What distance do you adopt to film?
“No distance. I get as close as I can and intervene in people’s life. Tina, for example, was the main character in Hull’s Angel, she is 45 going out with a 22 year old Kurd, one of the asylum seekers she has been helping. One night I call her up: “Don’t bother coming tonight.” “Why? What’s happening?” “I am having a fucking argument with him again” I finish my beer. I don’t have to rush or worry I have missed the moment. I walk in. She does not mention that she said “don’t come round”. The argument is probably finished and he sits over here and she sits over there and I get my camera out and I say: “so what did he say and she says he said “fucking…” “No, I didn’t.” “What did you say?” and I just step back and I get the scene. She’s OK because I have been filming her for 6 or 9 months. In my book, I have earned that kind of trust. With the relationship I’ve got I feel that I can do that and they don’t mind. I shoot the trigger and sometimes I include it and sometimes I don’t.
A good character, in documentary like in drama, has got a good back-story. He is going to be filmed with his trousers down and take some punches. I try to find someone that reflects the society. Samir is an ambassador for Iraq. In Settlers, I film in Jerusalem a Palestinian ex-terrorist who spent twenty years in prison and a settler ex-hippy from New-York. I suppose that I was arguing that Ali is Ali and Dov is Dov. The Israelis said “No, when you make a film like this, in this political context, and you put them together, they represent Palestinians and settlers yet, they are not representative of either side.” I came under huge criticism for that film. If you have one person you can get away with it, with two I didn’t.”
The boy in the local shop warns Samir: within a couple of days, foreigners will be abducted. “He scared me Sean”. “He scared me too.” “Anything can happen in Iraq, now, nobody cares about us.”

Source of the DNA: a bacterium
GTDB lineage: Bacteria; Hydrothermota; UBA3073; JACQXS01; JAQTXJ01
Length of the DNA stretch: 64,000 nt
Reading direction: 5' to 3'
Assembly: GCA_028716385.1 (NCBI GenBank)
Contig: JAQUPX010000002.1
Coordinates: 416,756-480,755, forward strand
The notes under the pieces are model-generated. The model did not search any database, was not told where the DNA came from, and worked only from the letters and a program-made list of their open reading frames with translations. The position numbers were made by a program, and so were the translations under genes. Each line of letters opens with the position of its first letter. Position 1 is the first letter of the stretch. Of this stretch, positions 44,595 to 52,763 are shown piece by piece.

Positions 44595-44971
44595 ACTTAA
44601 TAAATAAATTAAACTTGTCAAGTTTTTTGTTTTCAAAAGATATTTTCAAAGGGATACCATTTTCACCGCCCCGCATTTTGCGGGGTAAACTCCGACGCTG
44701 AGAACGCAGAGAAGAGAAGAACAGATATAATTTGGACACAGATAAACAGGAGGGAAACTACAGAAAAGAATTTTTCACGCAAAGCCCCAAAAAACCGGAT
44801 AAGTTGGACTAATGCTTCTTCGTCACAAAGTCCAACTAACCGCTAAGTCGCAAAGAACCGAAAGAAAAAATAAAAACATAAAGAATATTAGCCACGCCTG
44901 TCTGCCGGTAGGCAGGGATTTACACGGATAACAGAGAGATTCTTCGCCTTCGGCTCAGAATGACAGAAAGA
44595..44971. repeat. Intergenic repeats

At the end of the film, you show Samir with you for the first time, you are both fooling around on the beach. Some kind of an epilogue, which isn’t one. It also breaks the rule. The filmmaker is shown as a fooling friend.
“Had to find an ending. So maybe there should be more of that in the middle cause he used to stay in my room, I had air conditioning, he didn’t. Samir was like a long lost love. Anyhow, the end is only determined by the point you decide to call it a day. Nothing else.”
In the film, as a narrator, you seem to be this odd appendix of a camera stuck in the narrow space below the passenger seat. It seems as though you are filming from this impossible position whilst Samir answers the patrols, in Arab or English, explaining who you are. How did you portray yourself in this film?
The night in Liberace glows of white, red and blue, warmth, cold and truth. Between the neons and the lights of the city, rockets streak the sky of white.
“I don’t give a damn about aesthetics. I shot landscapes out of boredom.”
Why did I even try? I had gently said weeks earlier that the French must like his films for they seldom made them like his; larger than life, a chaotic flow of anecdotes mixing entangled threads of lives, loves, children and departures, as though touched by the echo of fallen dictators, of heads of state, hated, feared or admired, of Hussein and Bush? I had spent 15 years loving that of Englishness, in love more than once, and here I was back in Soho with Vacarme under my arm, mentally holding on to some old debris of ill-fitted notions. I gave way. “Who is your favourite filmmaker?” “I don’t know.” He would not be cornered, Sean edged out.
Colin Young, theorist of “observational cinema”, says that through details of daily life, cinema can show people to be grand. “You can only appreciate this grandeur by being witness to it. I don’t mean by making another life exotic but by knowing what is actually happening in that other person’s life.” In the film Divorce Iranian Style that Sean mentioned to me, Kim Longinotto, keeping to a neutral style, reveals the unexpected vivacity of wives, who come to court to file for divorce. But Sean McAllister’s films are committed and passionate; they hit you somewhere between the head and guts. The French gave a standing ovation twice for Working For The Enemy in Paris, yet Liberace perhaps the most accomplished of Sean McAllister’s films, very well received in Dinard, is the only one which has not yet been shown on ARTE.
“An old friend told me once that I may be making the same film over and over again. That may be. I will find a Liberace wherever I go. One of these excessive characters I love, full of their own faults and meanderings, as if haunted by a sense of failure and dithering, of regrets and deceived hopes.” Sean closes his eyes laughing reminding me a bit of Ray Charles’ head spin at his piano. “My friends are from Hull and they are not interested in Baghdad, they don’t know where Iraq is. They have to connect to these characters and might spend an hour in Baghdad.”